She enjoys the classes so much that she too has been spreading the word. At least two of her friends have come to a class on her recommendation, including someone who traveled all the way to Suffolk (which is where Sophie is based).

As well as helping Hana to keep in shape, the classes have introduced her to the joys of electro-swing. Although she had not heard the style before she is now downloading her favourite tunes at home. Sadly it doesn't look like she will be seen on a dance floor near you any time soon: “I'm trying to be good – get fit, lose some weight. If I went to a gig I'd HAVE to drink beer and get chips on the way home,” she says. “Old habits die hard!”

One thing is for sure, however. Swing Me Fit is a great success for Hana. “It has pizzazz in abundance, its non-judgmental and has a real feel-good factor,” she says.

As I have intimated above, I am something of a stranger to exercise, but if the sweat that poured off me at Parov Stellar's gig last year is any indication, SwingMeFit must be very effective. I understand that things like jogging and going to the gym can be something of a chore – the answer? Swingin' beats, of course.

If you want to find out about Sophie's classes, you can do so by visiting her website. At present the classes only take place in Suffolk, but it can only be a matter of time before other parts of the country catch on.

Opinion: Why swing dancers shouldn't hate electro-swing

As a part of my ongoing project to move this website forward and explore new ground, below is the first in a what I am thinking of as an 'irregular series of long-form articles'. It is slightly longer than you might be used to reading on the internet, but I think your 21st century attention-spans will just about to be able to stay with me to the end. Do let me know if you enjoyed the piece, or if you hated it. Do you agree with what I say or am I talking through my (extremely elegant) hat?

Back in November an American fellow called Morgan Day published a blog post about electro-swing on his site The piece was called Why Swing Dancers Love and Hate Electro Swing. Morgan is a keen swing dancer in the traditional ‘Lindy Hop’ sense , and while he does have some good things to say about electro-swing, he also displays a lack of understanding about the nature of modern dance music, the purpose of electro-swing and a certain ignorance (not his fault) of the different sub-genres. As something of an evangelist for the genre, I feel it is my duty to write a rebuttal of Mr. Day’s piece.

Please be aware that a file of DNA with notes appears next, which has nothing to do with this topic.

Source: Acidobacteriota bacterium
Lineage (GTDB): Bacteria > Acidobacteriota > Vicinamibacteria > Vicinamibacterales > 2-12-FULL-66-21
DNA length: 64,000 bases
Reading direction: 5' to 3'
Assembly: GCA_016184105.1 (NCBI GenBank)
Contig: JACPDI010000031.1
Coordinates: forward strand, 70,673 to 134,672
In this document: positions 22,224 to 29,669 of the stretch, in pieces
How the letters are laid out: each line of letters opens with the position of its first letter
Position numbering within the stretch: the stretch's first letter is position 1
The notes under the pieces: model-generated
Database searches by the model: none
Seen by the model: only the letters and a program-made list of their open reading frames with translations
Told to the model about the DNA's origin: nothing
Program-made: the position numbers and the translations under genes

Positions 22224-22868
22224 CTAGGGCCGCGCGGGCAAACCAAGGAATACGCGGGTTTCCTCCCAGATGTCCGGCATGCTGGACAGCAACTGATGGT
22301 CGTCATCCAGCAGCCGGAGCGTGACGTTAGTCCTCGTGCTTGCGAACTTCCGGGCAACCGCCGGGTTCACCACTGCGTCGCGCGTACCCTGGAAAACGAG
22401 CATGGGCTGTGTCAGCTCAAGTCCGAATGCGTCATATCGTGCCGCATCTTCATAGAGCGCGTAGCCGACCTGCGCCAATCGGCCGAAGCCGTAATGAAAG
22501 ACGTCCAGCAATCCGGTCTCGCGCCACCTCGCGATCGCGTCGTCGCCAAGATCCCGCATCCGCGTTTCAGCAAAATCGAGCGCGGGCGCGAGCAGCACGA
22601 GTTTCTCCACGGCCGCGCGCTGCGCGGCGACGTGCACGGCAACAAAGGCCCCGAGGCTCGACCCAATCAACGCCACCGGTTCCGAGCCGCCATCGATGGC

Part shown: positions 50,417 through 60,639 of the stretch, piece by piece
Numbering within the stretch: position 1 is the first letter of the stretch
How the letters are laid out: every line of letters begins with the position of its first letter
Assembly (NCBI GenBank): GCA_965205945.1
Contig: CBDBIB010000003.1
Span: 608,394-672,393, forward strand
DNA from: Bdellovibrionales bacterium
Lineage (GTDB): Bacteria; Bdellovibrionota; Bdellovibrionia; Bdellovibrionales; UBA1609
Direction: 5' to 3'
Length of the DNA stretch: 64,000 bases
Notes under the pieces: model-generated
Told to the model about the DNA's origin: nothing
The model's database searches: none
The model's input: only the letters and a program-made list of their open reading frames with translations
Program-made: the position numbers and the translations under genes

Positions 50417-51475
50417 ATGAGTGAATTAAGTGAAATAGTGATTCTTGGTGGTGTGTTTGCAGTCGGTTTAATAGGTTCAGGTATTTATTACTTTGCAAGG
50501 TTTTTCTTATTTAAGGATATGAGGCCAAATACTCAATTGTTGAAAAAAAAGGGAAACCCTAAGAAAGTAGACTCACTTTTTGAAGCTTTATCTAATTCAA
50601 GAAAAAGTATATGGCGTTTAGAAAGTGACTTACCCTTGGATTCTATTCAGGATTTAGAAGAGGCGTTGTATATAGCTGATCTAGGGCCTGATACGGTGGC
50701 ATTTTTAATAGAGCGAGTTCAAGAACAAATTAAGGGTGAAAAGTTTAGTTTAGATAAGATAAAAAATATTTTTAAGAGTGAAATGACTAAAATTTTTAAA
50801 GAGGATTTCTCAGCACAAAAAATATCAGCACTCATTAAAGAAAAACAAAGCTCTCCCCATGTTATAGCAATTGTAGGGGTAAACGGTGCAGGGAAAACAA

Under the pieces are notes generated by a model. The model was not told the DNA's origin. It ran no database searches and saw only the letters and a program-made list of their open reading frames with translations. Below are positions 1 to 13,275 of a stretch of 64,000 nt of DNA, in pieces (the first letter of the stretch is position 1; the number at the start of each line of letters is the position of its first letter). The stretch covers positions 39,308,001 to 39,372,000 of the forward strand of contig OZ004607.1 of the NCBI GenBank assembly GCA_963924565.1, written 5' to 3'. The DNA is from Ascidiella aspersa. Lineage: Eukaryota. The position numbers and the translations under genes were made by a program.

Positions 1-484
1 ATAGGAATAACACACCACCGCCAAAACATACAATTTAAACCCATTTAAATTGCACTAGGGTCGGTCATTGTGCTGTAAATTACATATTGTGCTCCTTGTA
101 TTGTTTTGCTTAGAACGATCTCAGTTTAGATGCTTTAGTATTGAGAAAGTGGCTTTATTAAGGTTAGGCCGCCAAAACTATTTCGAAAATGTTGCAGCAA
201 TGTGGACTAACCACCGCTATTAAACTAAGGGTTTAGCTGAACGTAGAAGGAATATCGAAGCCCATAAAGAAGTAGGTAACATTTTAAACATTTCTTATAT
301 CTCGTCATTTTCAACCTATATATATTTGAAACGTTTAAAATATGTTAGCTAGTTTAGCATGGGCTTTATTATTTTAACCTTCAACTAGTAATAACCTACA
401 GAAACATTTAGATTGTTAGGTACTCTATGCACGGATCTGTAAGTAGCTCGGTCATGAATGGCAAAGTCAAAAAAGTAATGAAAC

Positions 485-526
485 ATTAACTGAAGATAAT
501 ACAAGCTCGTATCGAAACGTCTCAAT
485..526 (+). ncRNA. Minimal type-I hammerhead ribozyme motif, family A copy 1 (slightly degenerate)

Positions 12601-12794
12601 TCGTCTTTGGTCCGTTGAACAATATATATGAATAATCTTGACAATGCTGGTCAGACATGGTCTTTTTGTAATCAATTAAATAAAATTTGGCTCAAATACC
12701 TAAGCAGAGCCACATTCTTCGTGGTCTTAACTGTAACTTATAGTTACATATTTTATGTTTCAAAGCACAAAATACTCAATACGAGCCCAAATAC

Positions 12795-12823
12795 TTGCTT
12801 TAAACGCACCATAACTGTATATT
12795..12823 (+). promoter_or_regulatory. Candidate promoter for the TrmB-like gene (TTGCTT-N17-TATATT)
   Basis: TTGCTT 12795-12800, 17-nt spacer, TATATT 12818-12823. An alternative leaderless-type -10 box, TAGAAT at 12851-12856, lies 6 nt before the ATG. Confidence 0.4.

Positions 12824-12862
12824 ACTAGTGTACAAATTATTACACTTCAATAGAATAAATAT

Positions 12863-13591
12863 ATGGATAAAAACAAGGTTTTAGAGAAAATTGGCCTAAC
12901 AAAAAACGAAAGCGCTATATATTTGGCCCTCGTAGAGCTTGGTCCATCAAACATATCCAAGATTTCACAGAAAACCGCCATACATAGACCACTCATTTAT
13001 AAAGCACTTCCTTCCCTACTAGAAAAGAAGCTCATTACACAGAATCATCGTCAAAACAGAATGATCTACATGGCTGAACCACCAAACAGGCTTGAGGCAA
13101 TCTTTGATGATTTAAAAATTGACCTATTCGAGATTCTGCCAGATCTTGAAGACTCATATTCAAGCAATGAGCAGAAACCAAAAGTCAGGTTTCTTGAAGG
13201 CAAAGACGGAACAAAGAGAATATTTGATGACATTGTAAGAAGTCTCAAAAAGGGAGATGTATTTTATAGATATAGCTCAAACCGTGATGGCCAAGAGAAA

Mr. Day’s first gripe is that “Most of it is actually kind of boring”. He goes on to write that “so many songs keep the same monotonous house beat throughout the entire song, with just some horn or vocal samples thrown in.” This is one of the most common fallacies levelled at electro-swing. Anyone who says this is mistaken – they are not listening to electro-swing. What they are listening to is called ‘House’.

Electro-swing in its current manifestation originated in continental Europe (France and Austria). In those countries house and techno dominate the dance music scene, so by default these were the first styles to make an impact. However, sub-genres such as swing-hop and swing ‘n’ bass quickly began to emerge, especially once the genre made its way across the English Channel and reached UK ears. Here in the UK the vintage scene has been growing for more than a decade (The Chap magazine, one of the driving forces, celebrated its 10th birthday in 2009, and Mr. B the Gentleman Rhymer had been making ‘Chap-Hop’ for several years by the then).

Since then the diversity has increased markedly to include swing-step, ghetto swing and a host of other forms. In actual fact the shared roots of swing and hip-hop (and all subsequent hip-hop spin-offs like breakbeat, drum ‘n’ bass etc.) make them far better bedfellows than swing and house ever will be.

I fear that Mr. Day doesn't know that much about dance music (EDM, as the Yankees call it). If he did know a little more some of his other criticisms of electro-swing would fall by the wayside. He complains about “60-minute non-stop mixes” and asks “You know its OK to have breaks between songs, right?”

Wrong, Morgan, my old mucker. Those mixes are just that – mixes. They are used by DJs to showcase their skills to promoters who might book them, and to give people a chance to see what that DJ’s live sets are like. It is important to understand that a DJ set is an entity in itself – entire and whole and perfect, so to speak - like a film. To ask where the track breaks are is like asking why there is not 5 seconds of black between shots in a movie. A DJ set has a structure: a beginning, a middle and an end. Wikipedia (the fount of all wisdom) tells us “Night club attendees began to enjoy the abilities of DJs in how well they could keep the crowd dancing and the groove going.” It hardly takes a genius-level intellect to see that a few seconds of silence would severely disrupt the groove.